June 2007 LSAT, III, #17

Section 3, Question 17 of the June 2007 LSAT is easy if you argue, and impossible if you don't. Let me show you what I mean: When exercising the muscles in one's back, it is important, in order to maintain a healthy back, to exercise the muscles on opposite sides of the spine equally.

Oh reeeeeeeeeallllllly?!?! You might be right about that, but you also might be completely full of shit. Maybe I like working out just one side of my back, and maybe my back is in perfect shape. What's your evidence for your assertion that I need to exercise both sides equally? Huh buddy? Let's hear it.

After all, balanced muscle development is needed to maintain a healthy back, since the muscles on opposite sides of the spine must pull equally in opposing directions to keep the back in proper alignment and protect the spine.

Yeah, well, I still don't believe you. What does "balanced muscle development" have to do with exercise? I mean, sure, it might be reasonable to think that working out affects muscle development. But "reasonable" doesn't cut it on the LSAT. I didn't see any evidence on that. Where's your proof that exercise affects muscle development? Your argument is incomplete until you can prove that point.

The question asks,

Which one of the following is an assumption required by the argument?

Through arguing, we've already answered this Necessary Assumption question. The argument has left something out: "Exercise affects muscle development." That's necessary because if exercise does NOT affect muscle development, then the argument can't possibly make any sense. We know exactly what we're looking for, before even looking at the answer choices. Piece of cake.

(A) Muscles on opposite sides of the spine that are equally well developed will be enough to keep the back in proper alignment.

We have a really strong prediction here, and this doesn't match that prediction. We don't even need to give it a second thought, unless we look at all five answers and don't find what we're looking for.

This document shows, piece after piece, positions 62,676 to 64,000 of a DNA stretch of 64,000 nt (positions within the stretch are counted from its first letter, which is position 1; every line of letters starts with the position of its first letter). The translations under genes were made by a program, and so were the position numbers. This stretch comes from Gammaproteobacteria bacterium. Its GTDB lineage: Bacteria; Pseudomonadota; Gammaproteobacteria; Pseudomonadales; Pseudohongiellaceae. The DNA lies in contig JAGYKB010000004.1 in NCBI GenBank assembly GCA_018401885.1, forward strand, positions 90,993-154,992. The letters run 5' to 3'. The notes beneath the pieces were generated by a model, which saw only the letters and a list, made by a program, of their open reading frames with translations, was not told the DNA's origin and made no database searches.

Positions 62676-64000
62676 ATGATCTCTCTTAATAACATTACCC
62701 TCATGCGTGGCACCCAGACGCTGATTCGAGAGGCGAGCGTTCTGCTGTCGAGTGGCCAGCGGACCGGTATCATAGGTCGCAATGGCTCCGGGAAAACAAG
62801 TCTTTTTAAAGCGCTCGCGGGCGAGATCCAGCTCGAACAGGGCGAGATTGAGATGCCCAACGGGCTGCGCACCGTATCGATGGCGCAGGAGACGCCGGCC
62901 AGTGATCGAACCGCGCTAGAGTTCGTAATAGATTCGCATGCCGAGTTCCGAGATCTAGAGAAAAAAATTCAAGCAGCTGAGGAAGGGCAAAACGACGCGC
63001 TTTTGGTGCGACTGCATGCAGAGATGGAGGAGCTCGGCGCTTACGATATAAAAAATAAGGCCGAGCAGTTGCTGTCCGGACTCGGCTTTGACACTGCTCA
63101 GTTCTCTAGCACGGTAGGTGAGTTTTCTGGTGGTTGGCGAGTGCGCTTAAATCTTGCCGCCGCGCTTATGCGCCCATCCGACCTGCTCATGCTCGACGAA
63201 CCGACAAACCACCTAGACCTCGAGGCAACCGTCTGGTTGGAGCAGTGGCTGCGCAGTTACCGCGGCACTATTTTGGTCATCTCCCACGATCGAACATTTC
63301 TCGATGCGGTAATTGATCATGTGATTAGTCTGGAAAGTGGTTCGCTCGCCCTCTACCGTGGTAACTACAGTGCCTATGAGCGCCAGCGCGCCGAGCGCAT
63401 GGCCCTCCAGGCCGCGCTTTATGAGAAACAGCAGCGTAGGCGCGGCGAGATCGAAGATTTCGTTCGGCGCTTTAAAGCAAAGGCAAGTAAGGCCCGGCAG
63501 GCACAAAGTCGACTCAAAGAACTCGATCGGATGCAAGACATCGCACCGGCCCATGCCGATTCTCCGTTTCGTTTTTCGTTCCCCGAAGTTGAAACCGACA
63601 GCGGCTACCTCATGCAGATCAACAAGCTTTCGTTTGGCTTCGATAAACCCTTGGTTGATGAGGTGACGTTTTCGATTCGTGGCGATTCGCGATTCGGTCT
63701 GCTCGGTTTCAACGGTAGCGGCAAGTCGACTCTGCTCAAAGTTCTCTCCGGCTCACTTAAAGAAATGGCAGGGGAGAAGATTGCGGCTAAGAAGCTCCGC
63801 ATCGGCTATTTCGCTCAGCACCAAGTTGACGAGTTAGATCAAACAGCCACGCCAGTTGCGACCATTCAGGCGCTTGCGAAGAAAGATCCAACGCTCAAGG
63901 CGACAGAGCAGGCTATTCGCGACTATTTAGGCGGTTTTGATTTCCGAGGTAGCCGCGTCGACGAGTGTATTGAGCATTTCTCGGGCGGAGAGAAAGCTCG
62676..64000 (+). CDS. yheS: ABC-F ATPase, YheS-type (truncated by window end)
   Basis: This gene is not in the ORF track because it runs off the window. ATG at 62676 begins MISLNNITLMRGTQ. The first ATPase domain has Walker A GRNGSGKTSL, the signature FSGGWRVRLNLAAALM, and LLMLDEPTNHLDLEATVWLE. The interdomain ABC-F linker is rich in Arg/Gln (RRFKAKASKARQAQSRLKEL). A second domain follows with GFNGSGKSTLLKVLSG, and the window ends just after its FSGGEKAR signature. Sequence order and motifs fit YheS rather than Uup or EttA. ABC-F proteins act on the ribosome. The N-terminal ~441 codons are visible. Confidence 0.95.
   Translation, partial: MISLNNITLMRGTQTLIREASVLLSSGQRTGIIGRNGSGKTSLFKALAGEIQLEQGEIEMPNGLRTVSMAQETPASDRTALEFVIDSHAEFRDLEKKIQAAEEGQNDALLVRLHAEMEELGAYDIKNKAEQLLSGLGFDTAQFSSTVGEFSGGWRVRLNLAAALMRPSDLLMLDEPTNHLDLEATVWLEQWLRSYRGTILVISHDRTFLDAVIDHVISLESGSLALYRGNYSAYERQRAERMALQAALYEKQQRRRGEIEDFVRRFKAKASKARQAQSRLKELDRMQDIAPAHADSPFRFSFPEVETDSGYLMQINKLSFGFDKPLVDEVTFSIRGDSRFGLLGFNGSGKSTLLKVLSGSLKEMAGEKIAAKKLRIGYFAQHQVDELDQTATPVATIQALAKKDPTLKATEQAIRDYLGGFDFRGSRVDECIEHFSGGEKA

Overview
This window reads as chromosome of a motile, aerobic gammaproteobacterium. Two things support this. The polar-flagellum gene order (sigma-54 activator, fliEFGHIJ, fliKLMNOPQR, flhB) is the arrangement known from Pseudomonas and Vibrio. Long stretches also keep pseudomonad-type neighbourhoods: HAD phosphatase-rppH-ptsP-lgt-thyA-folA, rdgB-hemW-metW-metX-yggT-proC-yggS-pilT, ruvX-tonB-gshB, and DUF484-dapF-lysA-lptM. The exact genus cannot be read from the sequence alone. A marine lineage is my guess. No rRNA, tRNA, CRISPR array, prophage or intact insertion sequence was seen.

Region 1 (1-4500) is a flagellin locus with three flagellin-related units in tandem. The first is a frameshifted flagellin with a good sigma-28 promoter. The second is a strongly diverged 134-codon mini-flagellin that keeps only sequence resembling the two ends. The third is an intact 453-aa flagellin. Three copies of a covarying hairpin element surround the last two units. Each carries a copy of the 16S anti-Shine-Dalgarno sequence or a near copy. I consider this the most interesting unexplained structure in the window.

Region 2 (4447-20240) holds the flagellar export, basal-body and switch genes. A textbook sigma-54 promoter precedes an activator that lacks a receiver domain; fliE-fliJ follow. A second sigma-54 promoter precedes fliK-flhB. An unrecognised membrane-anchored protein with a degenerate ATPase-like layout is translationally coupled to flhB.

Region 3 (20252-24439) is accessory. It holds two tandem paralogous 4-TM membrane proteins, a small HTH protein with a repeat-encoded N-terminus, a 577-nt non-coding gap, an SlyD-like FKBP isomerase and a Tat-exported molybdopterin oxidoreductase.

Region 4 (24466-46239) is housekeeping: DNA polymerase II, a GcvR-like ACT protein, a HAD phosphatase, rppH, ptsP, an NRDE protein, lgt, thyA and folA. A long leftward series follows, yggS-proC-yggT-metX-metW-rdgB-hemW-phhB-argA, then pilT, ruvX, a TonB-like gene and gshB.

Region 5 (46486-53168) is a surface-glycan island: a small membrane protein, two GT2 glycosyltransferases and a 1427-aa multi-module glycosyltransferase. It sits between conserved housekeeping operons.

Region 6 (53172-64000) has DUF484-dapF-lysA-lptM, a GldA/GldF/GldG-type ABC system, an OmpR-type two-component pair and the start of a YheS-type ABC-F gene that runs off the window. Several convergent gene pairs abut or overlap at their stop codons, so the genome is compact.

(B) Exercising the muscles on opposite sides of the spine unequally tends to lead to unbalanced muscle development.

Bingo. This answer bridges the critical gap between "exercise" and "muscle development." If this answer is untrue, it would ruin the logic of the argument. That means it's a Necessary Assumption of the argument, and is going to be our answer.

(C) Provided that one exercises the muscles on opposite sides of the spine equally, one will have a generally healthy back.

No way. The argument never said anything about "general health." This answer can't possibly be something that's required by the argument. Plus we've already found a perfect answer, in B.

(D) If the muscles on opposite sides of the spine are exercised unequally, one's back will be irreparably damaged.

This is wrong for the same reason as C. The argument never said anything about "irreparable damage." This answer can't possibly be something that's required by the argument.

(E) One should exercise daily to ensure that the muscles on opposite sides of the spine keep the back in proper alignment.

Same thing as C and D. The argument said nothing about "daily exercise."

Our answer is B, because it must be true or else the argument will fail. That's the definition of "Necessary." We're not always able to predict the answers so easily, but it's awful nice when it happens. Remember to slow down, in order to allow yourself to make the connections more frequently. You'll pick up time in the long run.